“My friends are just like, ‘Is that a thing?'” the woman next to me said just before Goat Yoga got started.
Pippin and Spanky had already entered class at Love Yoga studio in Venice. They were Nigerian Dwarf goats, visiting from a farm two hours north. Their horns were wrapped in hippie rainbow ribbons. Two women, from a company called Party Goats, Inc., led them on leashes.
They caused a stir. Goats entering a spare, white, sun-drenched yoga studio full of adults generate the same reaction as a dog entering a grade school classroom. Otherwise chill men and women (well, three men, at least 3o women) jumped out of Child’s Pose and knocked over their water bottles to catch a glimpse, to pepper the chaperones with questions, to pose for the first selfies of the afternoon.
Eventually, we returned to our mats. A woman wearing jeans, a T-shirt, cropped hair and a big set of keys explained that as we carried on with our poses, she and her assistant would lead the goats around to interact with us. If we laid down, they might climb on us. If we stood, Warrior Pose, they might walk between our legs.
“Are they heavy?” a woman asked.
Pippin, the beige and white one, weighed 35 pounds, a little less than Spanky, who was grayish-brown and white. Pippin would be doing most of the climbing.
“What about pee and poo?” the chaperone asked rhetorically. “They just had a long walk. But you can’t house train a goat. Accidents happen. If it happens to you go out and buy a lottery ticket. It’s good luck.”
There were two yoga instructors, Kyle and Sian. Sian explained that they would alternate. While one called out poses, the other would be tracking the goats and taking iPhone pics, so we didn’t have to worry about that.
“Because,” Sian said, “we know it’s more about that.”
Oh, it was. We all kept our iPhones beside our mats. The chaperones led the goats across each row, then down and back across the other row, like dogs sniffing for contraband in a prison line up. The goats performed. When they jumped on a bent back, their leaders would produce a treat. Walk under legs, treat. Front hooves on a tush, treat.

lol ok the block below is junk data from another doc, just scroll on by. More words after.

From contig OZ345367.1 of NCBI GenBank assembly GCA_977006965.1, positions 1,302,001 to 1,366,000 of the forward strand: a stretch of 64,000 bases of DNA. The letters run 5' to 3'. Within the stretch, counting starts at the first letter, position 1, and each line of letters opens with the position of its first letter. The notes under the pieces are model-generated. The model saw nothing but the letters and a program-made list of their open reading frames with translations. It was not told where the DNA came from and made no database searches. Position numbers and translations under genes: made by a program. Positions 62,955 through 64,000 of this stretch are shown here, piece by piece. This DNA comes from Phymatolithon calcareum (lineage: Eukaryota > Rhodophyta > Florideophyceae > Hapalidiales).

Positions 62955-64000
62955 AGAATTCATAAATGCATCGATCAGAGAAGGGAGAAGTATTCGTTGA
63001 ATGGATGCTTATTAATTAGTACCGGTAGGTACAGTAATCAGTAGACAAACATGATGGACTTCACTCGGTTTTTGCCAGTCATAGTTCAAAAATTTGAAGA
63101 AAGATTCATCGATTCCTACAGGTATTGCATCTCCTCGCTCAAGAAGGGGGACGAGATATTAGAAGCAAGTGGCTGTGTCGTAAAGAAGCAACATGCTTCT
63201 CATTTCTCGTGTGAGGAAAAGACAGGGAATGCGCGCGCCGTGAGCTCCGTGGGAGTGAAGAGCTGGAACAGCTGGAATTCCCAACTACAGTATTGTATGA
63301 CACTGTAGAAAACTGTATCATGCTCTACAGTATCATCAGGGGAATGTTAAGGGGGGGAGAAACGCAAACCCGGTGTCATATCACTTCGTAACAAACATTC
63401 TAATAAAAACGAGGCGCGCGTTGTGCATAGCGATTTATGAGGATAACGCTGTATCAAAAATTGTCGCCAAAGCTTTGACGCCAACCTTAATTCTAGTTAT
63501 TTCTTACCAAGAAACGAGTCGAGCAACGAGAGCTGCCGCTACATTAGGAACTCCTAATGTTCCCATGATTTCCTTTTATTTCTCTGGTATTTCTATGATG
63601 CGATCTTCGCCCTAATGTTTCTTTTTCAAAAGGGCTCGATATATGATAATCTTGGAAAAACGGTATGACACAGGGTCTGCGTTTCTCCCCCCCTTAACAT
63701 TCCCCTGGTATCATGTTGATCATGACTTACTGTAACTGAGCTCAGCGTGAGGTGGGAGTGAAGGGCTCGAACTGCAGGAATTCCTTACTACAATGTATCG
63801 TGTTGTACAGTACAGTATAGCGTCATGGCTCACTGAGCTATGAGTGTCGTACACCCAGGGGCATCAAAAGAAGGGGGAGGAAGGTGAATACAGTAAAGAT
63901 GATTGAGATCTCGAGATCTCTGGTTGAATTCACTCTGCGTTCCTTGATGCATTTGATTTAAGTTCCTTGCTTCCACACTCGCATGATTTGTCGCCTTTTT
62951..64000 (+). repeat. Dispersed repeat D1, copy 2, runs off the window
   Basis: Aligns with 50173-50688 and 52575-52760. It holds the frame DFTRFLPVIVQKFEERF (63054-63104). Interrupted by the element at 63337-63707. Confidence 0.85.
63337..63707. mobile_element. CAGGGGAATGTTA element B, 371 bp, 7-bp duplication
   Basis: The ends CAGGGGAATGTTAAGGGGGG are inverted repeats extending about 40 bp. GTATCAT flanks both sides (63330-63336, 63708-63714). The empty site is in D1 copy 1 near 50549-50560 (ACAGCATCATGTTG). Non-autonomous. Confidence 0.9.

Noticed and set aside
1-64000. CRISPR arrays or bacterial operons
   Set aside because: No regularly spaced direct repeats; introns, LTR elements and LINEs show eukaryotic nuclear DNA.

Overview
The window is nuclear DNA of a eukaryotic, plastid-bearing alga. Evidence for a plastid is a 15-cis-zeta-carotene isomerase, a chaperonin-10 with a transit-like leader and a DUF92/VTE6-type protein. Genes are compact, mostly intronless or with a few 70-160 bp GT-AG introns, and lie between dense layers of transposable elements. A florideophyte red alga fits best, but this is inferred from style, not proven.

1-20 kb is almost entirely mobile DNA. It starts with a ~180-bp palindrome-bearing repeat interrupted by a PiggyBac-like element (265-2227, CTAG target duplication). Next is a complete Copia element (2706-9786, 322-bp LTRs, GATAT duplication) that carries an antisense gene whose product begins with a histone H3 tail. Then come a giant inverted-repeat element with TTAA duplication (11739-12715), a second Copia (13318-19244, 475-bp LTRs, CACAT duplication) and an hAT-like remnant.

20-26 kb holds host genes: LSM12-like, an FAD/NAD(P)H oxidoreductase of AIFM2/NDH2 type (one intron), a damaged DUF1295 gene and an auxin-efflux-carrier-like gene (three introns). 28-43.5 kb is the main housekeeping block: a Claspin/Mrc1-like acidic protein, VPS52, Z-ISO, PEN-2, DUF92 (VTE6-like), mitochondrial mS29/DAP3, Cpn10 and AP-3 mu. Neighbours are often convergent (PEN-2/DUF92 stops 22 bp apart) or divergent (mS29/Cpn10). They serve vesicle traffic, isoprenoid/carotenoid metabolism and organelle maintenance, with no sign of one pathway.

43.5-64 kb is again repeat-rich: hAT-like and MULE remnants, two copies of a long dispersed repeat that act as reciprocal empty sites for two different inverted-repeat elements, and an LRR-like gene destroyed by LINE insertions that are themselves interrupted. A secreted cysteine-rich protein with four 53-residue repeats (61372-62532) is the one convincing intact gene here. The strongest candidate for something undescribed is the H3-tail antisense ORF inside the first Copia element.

Two years ago, a YouTube video of goats wandering among a yoga class on an Oregon farm went viral. Stories in newspapers followed, goats across the country were rousted from their yards, and a bazillion Instagram posts were born.
Most of those news stories ended up in my e-mail box. For seven years my wife and I kept two pygmy goats in our backyard in Venice. One I rescued from a butcher, one from a bad home. The reason is this: I love goats.
All the reasons they are lovable were on display at Love Yoga that afternoon. They are curious, obedient (with the right encouragement), dog-like, and entertaining. The goat yoga fad is tired, canned, and at $40, it’s twice the price of goat-less yoga. And yes, it’s all about the ‘gram. But it was also fun. Because goats are just weird fun.
After class, Sian said, there would be a meet-and-greet. As we went into Savasana, the goats moved to the front of the room. We rolled up our mats, put away our blocks, and encircled the amenable animals. One by one we down-dogged as a goat was egged onto our backs. Picture. Laughter. Next.
I left without a photo. I had already taken hundreds of pics with our own goats before we sent them off to a better life at a nearby Jewish summer camp. On my way home, my thoughts naturally returned to Olle and Goldie Horn. Forty bucks per person times thirty people times 52 weeks. $62,400 a year.
Yeah, no wonder it’s a thing.